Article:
What did other comedians say to you when you returned to the green room? What did you advise them before the rest of them went out to audition?
“I told them what happened and got high-fives and pats on the back and when they were announcing the advancing comics all the comedians started chanting in jest: “KRONBERG! KRONBERG! KRONBERG!….” It was really nice and really made me feel better to have that support from my funny peers who took the uncertain leap of LCS with me. Because some got praised and others insulted and criticized heavily. We all shared out stories once we got into the greenroom. Although we were competing we were still on each other’s side. That was the best part of the experience. I made new comedy friends and bonds. Gulp.”
Then you had a few weeks to sit on all of this. You knew there was a great chance NBC would make hay out of your audition. What did you think they’d show, and how did the show meet your expectations when it aired Thursday night? I’m trying to recall the breakdown of it that night, and I had the sense you were performing on a show somewhere and not watching it on TV as it aired? So how did you deal with the onslaught of comments, criticisms and support?
“I was actually performing with Ron Funches in Denver on the premiere night, but he had turned on the TV in the green room. After I did my set I sat in there watching and when I came on, I was nervous for sure, but I was just watching closing the gap in my mind with all the chops and omissions they made but I was also getting texted and messaged from friends who had already seen it before me, so I had some idea of what was gonna happen.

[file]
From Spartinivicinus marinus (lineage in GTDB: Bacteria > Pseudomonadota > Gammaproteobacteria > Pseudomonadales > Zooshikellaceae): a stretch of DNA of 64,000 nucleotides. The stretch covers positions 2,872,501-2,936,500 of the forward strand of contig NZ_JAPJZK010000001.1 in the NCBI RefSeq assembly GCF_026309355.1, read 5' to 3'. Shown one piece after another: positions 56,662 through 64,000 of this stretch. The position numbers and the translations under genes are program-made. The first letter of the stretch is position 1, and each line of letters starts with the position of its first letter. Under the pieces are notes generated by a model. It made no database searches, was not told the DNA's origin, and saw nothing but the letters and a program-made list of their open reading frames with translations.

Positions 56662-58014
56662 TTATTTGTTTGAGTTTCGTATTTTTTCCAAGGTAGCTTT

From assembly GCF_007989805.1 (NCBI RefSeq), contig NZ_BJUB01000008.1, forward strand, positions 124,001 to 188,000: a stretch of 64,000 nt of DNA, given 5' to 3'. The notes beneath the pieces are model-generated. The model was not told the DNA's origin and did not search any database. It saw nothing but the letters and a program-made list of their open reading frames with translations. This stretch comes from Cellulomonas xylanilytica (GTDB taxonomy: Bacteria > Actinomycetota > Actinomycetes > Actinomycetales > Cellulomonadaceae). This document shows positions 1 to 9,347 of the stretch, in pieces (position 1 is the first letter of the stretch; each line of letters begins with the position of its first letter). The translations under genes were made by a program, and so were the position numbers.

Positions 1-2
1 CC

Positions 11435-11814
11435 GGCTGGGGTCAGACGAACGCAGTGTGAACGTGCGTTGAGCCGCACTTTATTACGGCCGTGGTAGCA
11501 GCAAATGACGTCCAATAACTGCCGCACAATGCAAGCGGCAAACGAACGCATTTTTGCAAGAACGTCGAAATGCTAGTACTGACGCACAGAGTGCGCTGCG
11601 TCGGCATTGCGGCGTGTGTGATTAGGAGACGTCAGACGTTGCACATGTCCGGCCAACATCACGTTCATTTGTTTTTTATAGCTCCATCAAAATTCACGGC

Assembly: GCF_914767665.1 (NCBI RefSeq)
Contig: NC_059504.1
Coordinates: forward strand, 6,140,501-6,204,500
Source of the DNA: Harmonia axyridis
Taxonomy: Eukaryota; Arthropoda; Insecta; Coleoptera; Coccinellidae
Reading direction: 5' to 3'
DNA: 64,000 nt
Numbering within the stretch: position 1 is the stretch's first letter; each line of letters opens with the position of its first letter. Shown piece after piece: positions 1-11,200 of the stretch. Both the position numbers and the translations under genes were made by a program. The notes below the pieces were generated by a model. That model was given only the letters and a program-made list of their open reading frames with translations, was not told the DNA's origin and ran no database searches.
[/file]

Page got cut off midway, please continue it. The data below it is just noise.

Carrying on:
“The ‘go fuck yourself’ part was what people seemed to be talking about and even before the airing I wanted to make a meme of it, but as the attention would have it, another Comedian/Catalyst and recent friend approached me with starting a hashtag #gofuckyourselfben and I said ‘perfect.’ And that I also wanted people to make vids telling me to go fuck myself so we combined the ideas and he #coachedme in hashtags and I started getting people sending me vids and memes and drawings telling me to go fuck myself and tagging it with #gofuckyourselfben. Notable contributors include Todd Barry and Brooks Wheelan. Also my mom made one and some kids from Germany and an amazingly talented girl from NYC who’s in a wheelchair named Ruby Baron who recently became paralyzed after a car accident. She has a great blog people should follow and she loves comedy so you should even link her site on here if you can! The accident also created tons of medical bills so anyone/everyone can contribute to that cause if they’d like.”
— Brooks Wheelan (@brookswheelan) May 24, 2014
And this is Kronberg’s episode in the “Modern Comedian” documentary series (Kronberg also did the music for the series!)
Oh, and you can purchase Ben Kronberg’s “The Half Hour” on Comedy Central to watch and judge for yourself!